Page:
Despite the court’s past successes, however, the prosecution will have to work hard to win this one. For a start, Mr Taylor is being tried not for atrocities that occurred in his homeland, Liberia, but in neighbouring Sierra Leone. Furthermore, no one is alleging he personally carried out any war crimes there either, but rather that he was responsible for arming and abetting the Sierra Leonean rebels, mainly the Revolutionary United Front (RUF), who committed the crimes. The prosecution thus has to prove both that Mr Taylor bears responsibility for the actions of a third party (always a difficult task), and to show that he was arming the rebels so as to terrorise the Sierra Leonean population and to gain control of the country’s diamonds.
That the RUF committed horrendous acts of cruelty amounting to crimes against humanity is not in doubt. It has not even been contested by Mr Taylor’s defence team. Several witnesses for the prosecution recounted in court last year instances of the mutilation and torture that became common across Sierra Leone.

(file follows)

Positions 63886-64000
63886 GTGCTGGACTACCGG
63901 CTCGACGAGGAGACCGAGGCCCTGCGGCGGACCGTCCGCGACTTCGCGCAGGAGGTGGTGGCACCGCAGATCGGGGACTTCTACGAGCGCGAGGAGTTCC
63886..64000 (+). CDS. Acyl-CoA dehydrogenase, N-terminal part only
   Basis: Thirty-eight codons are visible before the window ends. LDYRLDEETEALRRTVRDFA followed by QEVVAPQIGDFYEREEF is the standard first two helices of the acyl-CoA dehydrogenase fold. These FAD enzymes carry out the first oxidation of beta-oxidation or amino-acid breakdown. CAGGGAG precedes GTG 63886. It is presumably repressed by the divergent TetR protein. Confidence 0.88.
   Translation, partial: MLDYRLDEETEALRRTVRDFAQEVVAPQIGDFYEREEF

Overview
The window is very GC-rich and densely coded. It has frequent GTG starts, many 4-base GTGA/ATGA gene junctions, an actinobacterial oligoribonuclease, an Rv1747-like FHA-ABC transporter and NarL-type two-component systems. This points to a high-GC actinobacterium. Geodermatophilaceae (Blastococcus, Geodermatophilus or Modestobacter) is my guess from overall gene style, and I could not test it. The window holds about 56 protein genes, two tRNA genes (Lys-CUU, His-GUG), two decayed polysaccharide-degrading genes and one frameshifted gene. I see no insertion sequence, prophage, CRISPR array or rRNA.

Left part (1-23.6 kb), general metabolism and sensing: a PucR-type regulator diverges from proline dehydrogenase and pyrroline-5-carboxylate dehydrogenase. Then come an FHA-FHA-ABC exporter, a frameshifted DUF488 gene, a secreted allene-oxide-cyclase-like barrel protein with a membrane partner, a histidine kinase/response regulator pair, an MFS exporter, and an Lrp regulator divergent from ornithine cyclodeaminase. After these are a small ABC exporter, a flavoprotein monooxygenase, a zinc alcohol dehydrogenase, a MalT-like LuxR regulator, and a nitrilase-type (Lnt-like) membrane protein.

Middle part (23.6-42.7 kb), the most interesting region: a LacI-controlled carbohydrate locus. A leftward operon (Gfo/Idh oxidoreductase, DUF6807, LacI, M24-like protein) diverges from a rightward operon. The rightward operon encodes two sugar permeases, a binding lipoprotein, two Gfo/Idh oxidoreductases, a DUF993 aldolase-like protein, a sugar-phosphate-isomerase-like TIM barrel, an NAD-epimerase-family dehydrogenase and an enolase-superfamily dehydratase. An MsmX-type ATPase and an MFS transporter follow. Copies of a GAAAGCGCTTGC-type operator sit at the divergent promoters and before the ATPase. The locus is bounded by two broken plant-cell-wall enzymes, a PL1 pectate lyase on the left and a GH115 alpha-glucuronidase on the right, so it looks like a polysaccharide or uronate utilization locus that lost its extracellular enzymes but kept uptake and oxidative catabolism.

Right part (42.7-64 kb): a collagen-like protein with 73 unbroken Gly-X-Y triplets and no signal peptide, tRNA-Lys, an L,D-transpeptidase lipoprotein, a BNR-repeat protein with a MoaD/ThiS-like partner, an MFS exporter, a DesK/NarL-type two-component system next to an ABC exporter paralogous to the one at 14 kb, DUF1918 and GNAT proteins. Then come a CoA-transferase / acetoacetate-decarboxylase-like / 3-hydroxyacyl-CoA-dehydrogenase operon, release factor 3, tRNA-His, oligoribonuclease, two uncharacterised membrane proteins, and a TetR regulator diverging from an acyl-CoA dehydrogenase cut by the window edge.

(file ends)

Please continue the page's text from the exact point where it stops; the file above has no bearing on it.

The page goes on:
The drugged-up fighters of the RUF were particularly notorious for amputations. As one witness recounted: “A small unit of boy soldiers brought another small boy, kicking and screaming. They put his right arm on a log, took a machete, and amputated it at the wrist. They took the left arm again and put it on the same log and sliced it off. He was still screaming and shouting. They took the left leg and put it on the same log and cut it off at the ankle. At last they took the right leg and put it on the same log and cut it off with a machete. They were swinging the boy. They threw him into a toilet pit. I was there. I saw it myself.” The rebels were finally defeated by the intervention of the British army in 2000 to save the tottering government.
Also among the 91 witnesses called were 31 “insider” witnesses, men who personally attested to Mr Taylor giving orders to RUF leaders—thus linking him to the crimes. The testimony of these witnesses will probably represent the prosecution’s best hope of getting a conviction.
However, Mr Taylor’s defence is that although he was indeed talking with the RUF’s leaders during the most brutal phase of the civil war, he was doing so in his capacity as an outside mediator. Moreover, he was acting on behalf of, and with the full knowledge of, the United Nations, the countries of the Economic Community of West Africa (ECOWAS) and Western countries too, namely America and Britain, the former colonial power.